Hell-Fire Speech

Mark 9:42-50 ‘‘And if anyone causes one of these little ones who believe in me to sin, it would be better for him to be thrown into the sea with a large millstone tied around his neck. If your hand causes you to sin, cut it off. It is better for you to enter life maimed than with two hands to go into hell, where the fire never goes out. And if your foot causes you to sin, cut it off. It is better for you to enter life crippled than to have two feet and be thrown into hell. And if your eye causes you to sin, pluck it out. It is better for you to enter the kingdom of God with one eye than to have two eyes and be thrown into hell, where ‘‘'their worm does not die, and the fire is not quenched.’ Everyone will be salted with fire. ‘‘Salt is good, but if it loses its saltiness, how can you make it salty again? Have salt in yourselves, and be at peace with each other.’’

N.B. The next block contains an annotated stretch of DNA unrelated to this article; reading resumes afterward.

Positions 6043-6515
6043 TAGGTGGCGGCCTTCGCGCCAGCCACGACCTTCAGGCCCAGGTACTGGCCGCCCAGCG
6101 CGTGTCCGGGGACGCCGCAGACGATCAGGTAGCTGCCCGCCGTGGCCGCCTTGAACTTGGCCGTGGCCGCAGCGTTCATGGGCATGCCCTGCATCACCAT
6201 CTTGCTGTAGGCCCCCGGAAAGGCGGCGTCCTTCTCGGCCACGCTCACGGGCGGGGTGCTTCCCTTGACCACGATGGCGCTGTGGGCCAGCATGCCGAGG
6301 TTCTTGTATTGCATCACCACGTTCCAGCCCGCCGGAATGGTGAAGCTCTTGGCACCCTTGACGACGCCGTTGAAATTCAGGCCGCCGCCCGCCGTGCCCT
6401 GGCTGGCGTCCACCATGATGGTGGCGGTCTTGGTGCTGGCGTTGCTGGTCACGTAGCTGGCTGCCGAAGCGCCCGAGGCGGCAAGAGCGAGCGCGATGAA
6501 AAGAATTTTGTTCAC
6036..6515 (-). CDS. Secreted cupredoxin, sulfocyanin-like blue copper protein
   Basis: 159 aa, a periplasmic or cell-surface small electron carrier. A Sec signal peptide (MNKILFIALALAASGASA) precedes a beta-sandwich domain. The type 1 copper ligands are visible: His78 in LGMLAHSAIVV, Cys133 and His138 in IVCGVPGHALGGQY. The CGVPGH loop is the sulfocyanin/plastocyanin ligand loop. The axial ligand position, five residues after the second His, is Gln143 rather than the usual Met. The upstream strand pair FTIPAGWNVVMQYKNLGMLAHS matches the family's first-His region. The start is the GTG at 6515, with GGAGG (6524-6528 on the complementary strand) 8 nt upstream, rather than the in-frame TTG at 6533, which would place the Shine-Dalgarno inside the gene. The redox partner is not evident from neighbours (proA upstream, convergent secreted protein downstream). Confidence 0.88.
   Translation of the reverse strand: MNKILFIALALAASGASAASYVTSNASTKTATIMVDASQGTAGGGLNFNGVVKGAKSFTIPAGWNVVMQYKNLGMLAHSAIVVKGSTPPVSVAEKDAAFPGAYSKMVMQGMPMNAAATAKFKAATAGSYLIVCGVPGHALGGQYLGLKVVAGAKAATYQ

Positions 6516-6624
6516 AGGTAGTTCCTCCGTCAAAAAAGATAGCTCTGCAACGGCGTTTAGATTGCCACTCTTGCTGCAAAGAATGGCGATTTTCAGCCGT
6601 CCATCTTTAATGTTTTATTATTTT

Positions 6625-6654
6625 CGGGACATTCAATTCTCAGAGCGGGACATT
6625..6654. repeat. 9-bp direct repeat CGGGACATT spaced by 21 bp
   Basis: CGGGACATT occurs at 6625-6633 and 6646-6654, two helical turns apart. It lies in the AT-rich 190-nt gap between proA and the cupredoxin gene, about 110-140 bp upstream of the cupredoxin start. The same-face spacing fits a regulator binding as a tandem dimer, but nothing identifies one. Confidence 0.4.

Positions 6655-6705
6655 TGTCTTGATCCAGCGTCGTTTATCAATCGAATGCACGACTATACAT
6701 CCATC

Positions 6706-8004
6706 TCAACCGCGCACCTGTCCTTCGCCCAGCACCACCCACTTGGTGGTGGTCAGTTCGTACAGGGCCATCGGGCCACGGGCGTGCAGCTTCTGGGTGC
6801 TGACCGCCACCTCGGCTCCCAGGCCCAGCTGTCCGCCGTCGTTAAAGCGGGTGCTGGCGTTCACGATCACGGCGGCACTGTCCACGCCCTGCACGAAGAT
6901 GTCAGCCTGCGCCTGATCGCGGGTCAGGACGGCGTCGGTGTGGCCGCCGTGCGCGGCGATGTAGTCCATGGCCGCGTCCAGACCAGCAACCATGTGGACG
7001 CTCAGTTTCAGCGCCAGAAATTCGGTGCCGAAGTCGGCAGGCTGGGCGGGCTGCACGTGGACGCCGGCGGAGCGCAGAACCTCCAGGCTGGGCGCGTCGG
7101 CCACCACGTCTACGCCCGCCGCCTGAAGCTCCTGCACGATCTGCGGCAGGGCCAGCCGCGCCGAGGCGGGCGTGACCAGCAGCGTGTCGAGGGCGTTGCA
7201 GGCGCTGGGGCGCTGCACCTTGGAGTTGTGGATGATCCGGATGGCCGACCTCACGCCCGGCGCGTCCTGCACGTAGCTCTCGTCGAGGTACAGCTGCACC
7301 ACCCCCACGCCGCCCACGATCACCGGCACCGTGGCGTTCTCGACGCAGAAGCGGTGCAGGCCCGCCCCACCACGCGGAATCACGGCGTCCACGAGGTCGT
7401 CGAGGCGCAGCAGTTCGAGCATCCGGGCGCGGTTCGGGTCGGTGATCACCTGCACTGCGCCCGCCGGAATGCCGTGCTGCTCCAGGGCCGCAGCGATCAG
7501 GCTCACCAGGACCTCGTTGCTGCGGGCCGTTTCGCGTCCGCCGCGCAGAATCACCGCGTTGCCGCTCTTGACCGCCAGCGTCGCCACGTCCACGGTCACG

Jesus could say very hard and striking things to get his point across. He often spoke about fire, and his messages themselves were quite fiery. He talked about plucking out one’s eye, being eaten by worms and being burned in everlasting fire. That is awfully scary stuff, probably not very palatable to those who would prefer to view a nice little world with a nice little God from their nice little church as they live out a nice little life with no harsh realities. Jesus seriously offended these types of people. He still does today. A man of impact does not hold back explicit details regarding uncomfortable realities. The truth hurts sometimes. When a person steps into sea water, he becomes acutely aware of open wounds on his feet; the salt in the water produces a burning sensation. Similarly, ‘‘Salty’’ speech is good for producing impact. Perhaps no public figure in recent times better exemplified this principle than Malcolm X. His proclamation of the harsh treatment of African-Americans by American whites was often quite explicit and disturbing to many people. Unsurprisingly, his impact on this world carries on long since his violent death. As we strive to grab people’s attention, we must not allow our words to become bland, boring or impotent.